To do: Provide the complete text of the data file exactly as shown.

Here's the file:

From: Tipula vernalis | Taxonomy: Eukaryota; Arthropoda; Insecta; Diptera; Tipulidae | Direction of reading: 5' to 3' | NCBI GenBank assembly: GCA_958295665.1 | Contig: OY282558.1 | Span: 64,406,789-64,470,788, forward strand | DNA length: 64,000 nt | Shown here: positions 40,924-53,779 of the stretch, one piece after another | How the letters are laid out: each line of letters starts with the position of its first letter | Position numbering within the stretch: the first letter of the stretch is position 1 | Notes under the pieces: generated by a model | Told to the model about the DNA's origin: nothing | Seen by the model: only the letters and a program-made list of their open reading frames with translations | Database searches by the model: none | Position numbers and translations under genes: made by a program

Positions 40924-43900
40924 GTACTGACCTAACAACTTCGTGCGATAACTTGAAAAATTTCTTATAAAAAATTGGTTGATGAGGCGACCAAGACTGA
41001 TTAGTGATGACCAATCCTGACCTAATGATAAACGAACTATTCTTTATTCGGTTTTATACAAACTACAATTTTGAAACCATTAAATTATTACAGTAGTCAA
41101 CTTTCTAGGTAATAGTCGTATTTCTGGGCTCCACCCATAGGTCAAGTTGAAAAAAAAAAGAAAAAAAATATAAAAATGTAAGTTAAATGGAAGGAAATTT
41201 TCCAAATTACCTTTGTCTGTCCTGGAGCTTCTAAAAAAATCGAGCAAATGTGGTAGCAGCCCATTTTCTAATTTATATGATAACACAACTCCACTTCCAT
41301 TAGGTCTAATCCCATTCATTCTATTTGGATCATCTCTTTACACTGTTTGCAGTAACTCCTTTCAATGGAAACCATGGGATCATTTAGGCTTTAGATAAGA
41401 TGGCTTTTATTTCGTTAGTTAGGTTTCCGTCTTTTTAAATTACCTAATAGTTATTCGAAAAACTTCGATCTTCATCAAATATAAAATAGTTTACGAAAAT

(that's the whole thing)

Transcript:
From: Tipula vernalis | Taxonomy: Eukaryota; Arthropoda; Insecta; Diptera; Tipulidae | Direction of reading: 5' to 3' | NCBI GenBank assembly: GCA_958295665.1 | Contig: OY282558.1 | Span: 64,406,789-64,470,788, forward strand | DNA length: 64,000 nt | Shown here: positions 40,924-53,779 of the stretch, one piece after another | How the letters are laid out: each line of letters starts with the position of its first letter | Position numbering within the stretch: the first letter of the stretch is position 1 | Notes under the pieces: generated by a model | Told to the model about the DNA's origin: nothing | Seen by the model: only the letters and a program-made list of their open reading frames with translations | Database searches by the model: none | Position numbers and translations under genes: made by a program

Positions 40924-43900
40924 GTACTGACCTAACAACTTCGTGCGATAACTTGAAAAATTTCTTATAAAAAATTGGTTGATGAGGCGACCAAGACTGA
41001 TTAGTGATGACCAATCCTGACCTAATGATAAACGAACTATTCTTTATTCGGTTTTATACAAACTACAATTTTGAAACCATTAAATTATTACAGTAGTCAA
41101 CTTTCTAGGTAATAGTCGTATTTCTGGGCTCCACCCATAGGTCAAGTTGAAAAAAAAAAGAAAAAAAATATAAAAATGTAAGTTAAATGGAAGGAAATTT
41201 TCCAAATTACCTTTGTCTGTCCTGGAGCTTCTAAAAAAATCGAGCAAATGTGGTAGCAGCCCATTTTCTAATTTATATGATAACACAACTCCACTTCCAT
41301 TAGGTCTAATCCCATTCATTCTATTTGGATCATCTCTTTACACTGTTTGCAGTAACTCCTTTCAATGGAAACCATGGGATCATTTAGGCTTTAGATAAGA
41401 TGGCTTTTATTTCGTTAGTTAGGTTTCCGTCTTTTTAAATTACCTAATAGTTATTCGAAAAACTTCGATCTTCATCAAATATAAAATAGTTTACGAAAAT